That's because it takes two years for walleye and perch to grow big enough to be caught and kept by anglers.
There are still plenty of good-sized fish from better years, said Jeff Tyson, fisheries biologist supervisor for the Ohio Department of Natural Resources.
"There's a good chance of catching a big fish," he said.
Walleye and perch are among the most popular sport fish in the lake, and they help draw thousands of anglers to the towns along Lake Erie's Ohio coast. Fishing in Ohio brings in an estimated $1.1 billion through the equipment, fuel, food and hotels.
The economy and the lake's algae blooms, though, have made it tough for charter fishing businesses in recent years.
Wildlife officials continue to study what makes a good hatch, Tyson said. Ice cover during the winter, a gradual spring warming and rain are thought to help. Heavy winds aren't good because they can blow fish eggs off the reefs where the fish spawn.
"Last year, we didn't have any ice cover. It was a relatively dry spring as well," Tyson said.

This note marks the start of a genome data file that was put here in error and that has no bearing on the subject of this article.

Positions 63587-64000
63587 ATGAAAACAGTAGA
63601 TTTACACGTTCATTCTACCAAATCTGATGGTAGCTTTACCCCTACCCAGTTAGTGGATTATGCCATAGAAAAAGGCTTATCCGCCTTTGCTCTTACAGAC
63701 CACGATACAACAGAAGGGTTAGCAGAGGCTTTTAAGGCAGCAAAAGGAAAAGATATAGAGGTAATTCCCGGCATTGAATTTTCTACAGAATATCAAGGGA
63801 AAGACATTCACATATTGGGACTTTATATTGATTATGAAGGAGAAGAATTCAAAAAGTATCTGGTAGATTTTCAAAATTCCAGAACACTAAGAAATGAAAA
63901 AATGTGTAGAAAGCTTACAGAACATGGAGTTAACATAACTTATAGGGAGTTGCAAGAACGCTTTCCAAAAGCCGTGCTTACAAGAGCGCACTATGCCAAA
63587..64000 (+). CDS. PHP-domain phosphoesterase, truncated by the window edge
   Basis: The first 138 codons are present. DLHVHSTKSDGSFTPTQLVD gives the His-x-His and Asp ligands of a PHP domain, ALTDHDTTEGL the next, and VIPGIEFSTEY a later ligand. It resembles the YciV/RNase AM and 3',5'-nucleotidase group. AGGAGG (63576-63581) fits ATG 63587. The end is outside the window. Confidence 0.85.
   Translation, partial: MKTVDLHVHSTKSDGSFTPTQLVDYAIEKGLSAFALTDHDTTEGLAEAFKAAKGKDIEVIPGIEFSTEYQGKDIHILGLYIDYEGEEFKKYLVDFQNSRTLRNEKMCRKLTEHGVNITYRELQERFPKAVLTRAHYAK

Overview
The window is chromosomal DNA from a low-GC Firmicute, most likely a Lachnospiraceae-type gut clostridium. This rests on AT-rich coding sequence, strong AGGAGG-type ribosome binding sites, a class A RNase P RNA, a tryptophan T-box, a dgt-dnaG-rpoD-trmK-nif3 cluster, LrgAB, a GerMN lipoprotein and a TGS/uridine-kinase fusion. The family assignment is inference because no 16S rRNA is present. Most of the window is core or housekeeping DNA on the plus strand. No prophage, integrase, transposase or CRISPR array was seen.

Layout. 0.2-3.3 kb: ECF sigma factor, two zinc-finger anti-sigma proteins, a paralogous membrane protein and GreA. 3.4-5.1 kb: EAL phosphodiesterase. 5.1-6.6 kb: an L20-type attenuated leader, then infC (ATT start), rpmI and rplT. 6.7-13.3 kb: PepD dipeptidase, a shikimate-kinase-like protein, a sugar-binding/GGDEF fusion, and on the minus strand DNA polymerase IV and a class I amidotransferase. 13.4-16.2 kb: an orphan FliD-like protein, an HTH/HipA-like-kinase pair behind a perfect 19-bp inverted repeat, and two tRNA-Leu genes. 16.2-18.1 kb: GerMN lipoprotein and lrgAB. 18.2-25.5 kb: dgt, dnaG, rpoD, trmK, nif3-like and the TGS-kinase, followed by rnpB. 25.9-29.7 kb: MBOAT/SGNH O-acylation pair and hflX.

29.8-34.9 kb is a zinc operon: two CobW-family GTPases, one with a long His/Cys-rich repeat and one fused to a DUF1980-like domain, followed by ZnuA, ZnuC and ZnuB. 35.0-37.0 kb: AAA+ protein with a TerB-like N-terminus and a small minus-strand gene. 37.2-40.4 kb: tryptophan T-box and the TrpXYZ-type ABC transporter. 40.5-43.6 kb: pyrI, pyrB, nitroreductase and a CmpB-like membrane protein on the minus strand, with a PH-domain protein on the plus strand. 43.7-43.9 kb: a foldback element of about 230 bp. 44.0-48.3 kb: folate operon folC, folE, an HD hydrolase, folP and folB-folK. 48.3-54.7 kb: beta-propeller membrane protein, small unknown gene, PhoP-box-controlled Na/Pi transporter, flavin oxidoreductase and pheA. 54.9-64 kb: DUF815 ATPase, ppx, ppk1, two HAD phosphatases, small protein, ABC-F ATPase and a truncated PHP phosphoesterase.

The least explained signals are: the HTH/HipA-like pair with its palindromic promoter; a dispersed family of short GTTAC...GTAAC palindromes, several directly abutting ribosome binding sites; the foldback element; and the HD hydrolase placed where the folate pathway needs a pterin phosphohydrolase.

Walleye spawn in March and April, and perch spawn in April and May.
The Division of Wildlife found last year's average after conducting checks for juvenile fish in Lake Erie's western and central basins in August, he said. The fishing outlook in the lake is helped by strong walleye and perch hatches from earlier years and should help make up for the down year in the future.
The 2003 walleye hatch was the best on record.
"That was a whopper," he said. "That's what's kind of driving the big fish bite."
Those walleye are now at least 30 inches long, and could be found around the lake another decade. Walleye have been known to live more than 20 years, Tyson said.
"They're a fairly long-lived fish," he said.